Fire damage requires demolition
Published 11:43 am Saturday, May 19, 2018
The owner of the property at 208 N. Main St. in downtown Franklin, which a suspected electrical fire destroyed on Thursday afternoon, does not currently plan to rebuild.
Carlton Cutchin, whose family has owned the Victorian-era storefront since the 1940s, cited federal and state flood zone building code requirements as his reason for not wanting to rebuild. According to Donald Goodwin, the City of Franklin’s director of community development, the Federal Emergency Management Agency’s (FEMA) National Flood Insurance Program mandates that new structures being built in flood zones, or renovations that exceed 50 percent of a structure’s value, must incorporate flood-proofing measures.
These can include: anchoring the building to resist rotation, collapse or lateral movement; installation of watertight enclosures for doors and windows; reinforcement of walls to withstand floodwater pressure and impact forces generated by floating debris; using membranes or sealants to reduce seepage of water through the walls; elevating the building’s electrical wiring above the flood elevation and using flood resistant materials such as masonry and Durock instead of sheet rock (drywall.)
“We have a map from FEMA that delineates the special flood hazard areas,” Goodwin said. “Because that map is not a topographical map, one spot on that map might be 15.5 feet above sea level and over here it might be 19.5 feet, so you need a surveyor. They will tell you what your finished floor elevation is. If the base flood elevation is 16 feet and your floor level is 14 feet, you could have two feet of water in your building.”
According to the City of Franklin’s geographic information system, nearly the entire downtown is located in a floodplain. Cutchin said the cost of implementing the required flood-proofing makes reconstruction of the site too expensive.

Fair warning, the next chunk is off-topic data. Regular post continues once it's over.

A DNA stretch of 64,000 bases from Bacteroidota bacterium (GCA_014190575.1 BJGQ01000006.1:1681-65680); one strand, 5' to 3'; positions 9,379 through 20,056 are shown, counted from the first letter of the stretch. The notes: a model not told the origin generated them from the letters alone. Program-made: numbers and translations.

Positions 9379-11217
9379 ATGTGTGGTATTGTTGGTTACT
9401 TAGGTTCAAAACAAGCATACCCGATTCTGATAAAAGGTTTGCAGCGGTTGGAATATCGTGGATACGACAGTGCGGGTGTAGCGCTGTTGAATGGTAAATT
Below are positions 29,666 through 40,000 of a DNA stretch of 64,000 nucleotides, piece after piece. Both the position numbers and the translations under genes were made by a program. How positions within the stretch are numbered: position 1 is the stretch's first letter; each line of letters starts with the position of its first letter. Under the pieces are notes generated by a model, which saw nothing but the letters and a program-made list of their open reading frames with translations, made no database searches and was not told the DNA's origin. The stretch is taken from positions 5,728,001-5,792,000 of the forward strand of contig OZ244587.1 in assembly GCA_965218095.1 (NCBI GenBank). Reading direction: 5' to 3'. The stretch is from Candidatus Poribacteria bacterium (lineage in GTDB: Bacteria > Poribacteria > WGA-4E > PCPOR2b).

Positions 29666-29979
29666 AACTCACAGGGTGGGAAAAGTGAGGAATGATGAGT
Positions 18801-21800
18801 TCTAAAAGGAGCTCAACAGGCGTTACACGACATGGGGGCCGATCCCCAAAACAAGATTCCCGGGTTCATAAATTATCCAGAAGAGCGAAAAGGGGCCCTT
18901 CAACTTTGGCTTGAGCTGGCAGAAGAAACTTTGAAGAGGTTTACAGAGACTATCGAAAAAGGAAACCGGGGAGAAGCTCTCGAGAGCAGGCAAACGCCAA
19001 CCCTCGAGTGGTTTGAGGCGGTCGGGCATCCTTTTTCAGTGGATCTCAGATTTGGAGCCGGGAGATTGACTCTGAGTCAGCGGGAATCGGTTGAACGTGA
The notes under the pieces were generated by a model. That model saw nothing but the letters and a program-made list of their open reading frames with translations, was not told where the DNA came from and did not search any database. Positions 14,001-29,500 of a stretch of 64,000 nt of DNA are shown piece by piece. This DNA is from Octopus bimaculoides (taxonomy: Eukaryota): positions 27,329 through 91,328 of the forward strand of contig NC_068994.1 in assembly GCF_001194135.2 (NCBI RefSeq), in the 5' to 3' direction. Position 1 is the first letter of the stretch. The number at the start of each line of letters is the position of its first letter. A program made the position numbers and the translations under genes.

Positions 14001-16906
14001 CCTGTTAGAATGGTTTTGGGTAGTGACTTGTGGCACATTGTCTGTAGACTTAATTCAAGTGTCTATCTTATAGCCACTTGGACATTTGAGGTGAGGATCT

“I hate not being able to build back,” he said. “It takes away from the downtown and that section of Main Street.”
City Manager R. Randy Martin said that while the flood zone regulations may make the cost of rebuilding more expensive, they do not outright prohibit Cutchin from erecting a new structure on the lot. He added that one option for rebuilding would be to elevate a new structure above the floodplain by building a tall foundation and stairs leading from the sidewalk up to the first story. Goodwin confirmed that the higher someone builds a foundation, the fewer flood-proofing measures would be required.
Cutchin learned of the fire around the same time it was first reported to the city’s Fire Department, which, according to Fire Capt. Tim Dunn, was around 2:22 p.m.
Volunteers from Hunterdale and even as far away as Boykins came to assist. Crews were still combatting the flames as late as 4:45 p.m.
Dunn confirmed that there had been no injuries sustained by any occupants in the building or the firefighters. He added that while the cause is suspected to be electrical in nature, this was unable to be confirmed.
“Nobody got hurt, that’s the most important thing,” Cutchin said. “Franklin Fire Department did a fantastic job saving the rest of the buildings, because it could have been bad.”
He added that the building was insured and that estimators were scheduled to arrive on Saturday to come up with a dollar amount for the damage. The cost to clean up the rubble should also be covered by insurance.
The building, which dates back to the late 1890s, had most recently been the site of Trinkettes & Treasures, a furniture store. According to Cutchin, the storefront started as Woolworth’s and later became Roses 5 and 10. Later, it became the Standard Drug Company, next MedCo Drug and then three to four different independently-owned businesses.
The owners of Trinkettes & Treasures were unable to be reached for comments by press time. Cutchin said that if he cannot rebuild, the site would likely become either a park or a parking lot.